A new chapter is about to begin for the Maronite Catholic Church in Australia as they prepare to open their first seminary in this country.
St Maroun’s Maronite Catholic Seminary in Redfern, adjoining St Maroun’s Cathedral, will accommodate up to 12 seminarians and is expected to be operational by 2020.
“This is a new beginning in the life of the Maronite Church,” Bishop Antoine-Charbel Tarabay told The Catholic Weekly.
“For us, as the Australian Maronite Church, we need to have our own seminary so we can look after our seminarians.”
Bishop Tarabay blessed the newly refurbished seminary building on the feast of St Maroun—9 February.
With more than 200,000 Maronite Catholics in Australia, having their own seminary will mean the Church can better serve the Maronite faithful in Australia, Bishop Tarabay said, and will increase the sense of belonging to this country.
“It is for us to belong to Australia and to keep our Maronite tradition, keeping our link, our unity, with the Maronite Church in Lebanon and our Patriarch.”
Students at the seminary will be formed in Maronite liturgy and history as well as Middle-Eastern languages such as Syriac, Aramaic and Arabic.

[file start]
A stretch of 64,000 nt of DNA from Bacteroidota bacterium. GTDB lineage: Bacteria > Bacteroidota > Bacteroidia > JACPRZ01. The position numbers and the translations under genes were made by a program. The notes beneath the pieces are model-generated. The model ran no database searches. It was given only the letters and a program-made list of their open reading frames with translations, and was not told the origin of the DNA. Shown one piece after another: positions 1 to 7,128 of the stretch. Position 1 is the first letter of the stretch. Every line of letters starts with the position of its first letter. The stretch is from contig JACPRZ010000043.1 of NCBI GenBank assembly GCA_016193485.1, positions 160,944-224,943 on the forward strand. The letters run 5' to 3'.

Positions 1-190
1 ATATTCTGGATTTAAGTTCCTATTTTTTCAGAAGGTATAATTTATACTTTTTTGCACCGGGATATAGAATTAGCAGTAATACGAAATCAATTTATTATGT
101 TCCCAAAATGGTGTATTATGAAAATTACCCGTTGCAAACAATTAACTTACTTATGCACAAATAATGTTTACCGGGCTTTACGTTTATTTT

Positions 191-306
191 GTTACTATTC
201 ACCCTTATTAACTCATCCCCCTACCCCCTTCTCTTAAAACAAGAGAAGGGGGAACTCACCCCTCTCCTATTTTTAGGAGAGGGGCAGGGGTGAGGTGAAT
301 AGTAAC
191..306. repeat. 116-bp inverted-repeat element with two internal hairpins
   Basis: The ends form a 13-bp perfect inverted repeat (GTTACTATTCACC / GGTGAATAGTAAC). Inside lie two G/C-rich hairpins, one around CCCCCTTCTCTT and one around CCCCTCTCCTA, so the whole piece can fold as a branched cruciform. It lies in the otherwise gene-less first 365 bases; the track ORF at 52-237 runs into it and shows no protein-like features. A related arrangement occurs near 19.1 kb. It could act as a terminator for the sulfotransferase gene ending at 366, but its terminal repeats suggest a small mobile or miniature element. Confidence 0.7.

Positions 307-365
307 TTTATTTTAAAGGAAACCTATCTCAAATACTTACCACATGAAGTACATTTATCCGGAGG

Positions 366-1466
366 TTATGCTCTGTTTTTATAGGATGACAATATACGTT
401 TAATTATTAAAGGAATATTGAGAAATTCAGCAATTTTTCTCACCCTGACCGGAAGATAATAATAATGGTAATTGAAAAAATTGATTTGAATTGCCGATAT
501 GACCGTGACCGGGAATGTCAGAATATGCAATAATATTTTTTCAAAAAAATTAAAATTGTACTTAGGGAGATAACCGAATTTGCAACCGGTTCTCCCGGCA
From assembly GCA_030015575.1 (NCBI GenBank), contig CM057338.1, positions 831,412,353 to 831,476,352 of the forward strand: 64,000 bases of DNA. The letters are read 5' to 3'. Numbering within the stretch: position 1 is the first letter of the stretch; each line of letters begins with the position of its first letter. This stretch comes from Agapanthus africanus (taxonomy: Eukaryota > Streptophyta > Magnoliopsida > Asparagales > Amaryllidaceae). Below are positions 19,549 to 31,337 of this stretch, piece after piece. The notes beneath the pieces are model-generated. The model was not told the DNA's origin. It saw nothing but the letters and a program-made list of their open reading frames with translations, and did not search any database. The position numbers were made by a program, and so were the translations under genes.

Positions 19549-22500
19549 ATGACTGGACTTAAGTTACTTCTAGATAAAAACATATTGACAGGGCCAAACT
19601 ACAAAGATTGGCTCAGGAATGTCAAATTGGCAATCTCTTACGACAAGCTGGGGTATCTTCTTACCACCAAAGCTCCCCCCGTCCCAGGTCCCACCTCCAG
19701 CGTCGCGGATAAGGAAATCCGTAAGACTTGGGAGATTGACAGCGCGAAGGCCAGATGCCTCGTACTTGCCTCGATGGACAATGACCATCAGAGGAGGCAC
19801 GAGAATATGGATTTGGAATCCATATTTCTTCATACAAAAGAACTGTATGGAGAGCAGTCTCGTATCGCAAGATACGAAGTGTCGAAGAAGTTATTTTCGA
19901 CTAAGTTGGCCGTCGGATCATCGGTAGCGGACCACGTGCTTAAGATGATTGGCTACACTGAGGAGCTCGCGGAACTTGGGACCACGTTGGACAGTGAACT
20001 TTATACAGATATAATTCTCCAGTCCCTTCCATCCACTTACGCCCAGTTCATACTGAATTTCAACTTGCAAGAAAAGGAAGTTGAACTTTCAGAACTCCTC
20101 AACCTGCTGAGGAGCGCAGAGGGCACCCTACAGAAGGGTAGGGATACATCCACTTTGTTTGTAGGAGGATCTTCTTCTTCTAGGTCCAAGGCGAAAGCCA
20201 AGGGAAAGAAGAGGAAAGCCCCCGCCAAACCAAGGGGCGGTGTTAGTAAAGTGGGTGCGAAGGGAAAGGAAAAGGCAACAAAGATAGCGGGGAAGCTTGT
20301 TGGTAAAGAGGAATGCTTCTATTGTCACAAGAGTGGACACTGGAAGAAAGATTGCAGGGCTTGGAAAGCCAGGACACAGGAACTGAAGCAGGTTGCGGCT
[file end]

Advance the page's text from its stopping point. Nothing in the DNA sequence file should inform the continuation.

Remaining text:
Depending on numbers, the new seminary may also take in seminarians from other Eastern churches in Australia, such as the Chaldean and Syriac Catholics, Bishop Tarabay said.
Currently there are 12 men ready to take up residence at the new seminary—three from overseas and nine born and bred in Australia. Four are deacons and six are sub-deacons.
The building, which contains individual rooms for the seminarians as well as common and lounge rooms, cost around $500,000 to refurbish.
With the building completed, all that remains is for the teaching staff to be appointed and prepared for their new roles.
“The most important aspect of the seminary is the formators,” Bishop Tarabay said. “This process will take a bit of time.”
The seminary is likely to produce more vocations and to offer greater hope and encouragement to Maronites in Australia, he said.
“Having the seminary here is very encouraging for our people, especially at this time in the life of the Church in Australia, where we feel there is a lot of aggression towards the Church.”
“We need the seminarians to be in the calm of the seminary, to be able to listen to the voice of the Lord, calling them and telling them ‘come and follow me’.”